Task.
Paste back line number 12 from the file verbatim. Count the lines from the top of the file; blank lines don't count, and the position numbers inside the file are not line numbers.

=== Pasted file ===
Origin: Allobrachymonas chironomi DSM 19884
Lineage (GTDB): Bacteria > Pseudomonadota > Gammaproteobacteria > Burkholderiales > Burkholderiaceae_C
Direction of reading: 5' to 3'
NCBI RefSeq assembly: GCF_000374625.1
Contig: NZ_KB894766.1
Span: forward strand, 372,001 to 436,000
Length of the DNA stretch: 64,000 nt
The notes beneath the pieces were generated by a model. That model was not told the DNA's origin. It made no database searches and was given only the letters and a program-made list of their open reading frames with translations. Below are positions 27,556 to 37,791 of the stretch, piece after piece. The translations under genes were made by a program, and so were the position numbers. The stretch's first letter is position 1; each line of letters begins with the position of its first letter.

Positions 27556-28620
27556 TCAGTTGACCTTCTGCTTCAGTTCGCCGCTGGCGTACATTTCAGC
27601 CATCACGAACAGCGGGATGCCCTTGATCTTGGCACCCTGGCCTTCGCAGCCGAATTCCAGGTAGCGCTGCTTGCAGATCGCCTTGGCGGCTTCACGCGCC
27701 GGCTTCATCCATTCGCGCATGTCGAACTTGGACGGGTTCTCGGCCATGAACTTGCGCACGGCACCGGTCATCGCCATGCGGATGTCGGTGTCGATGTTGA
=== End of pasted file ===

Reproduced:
27701 GGCTTCATCCATTCGCGCATGTCGAACTTGGACGGGTTCTCGGCCATGAACTTGCGCACGGCACCGGTCATCGCCATGCGGATGTCGGTGTCGATGTTGA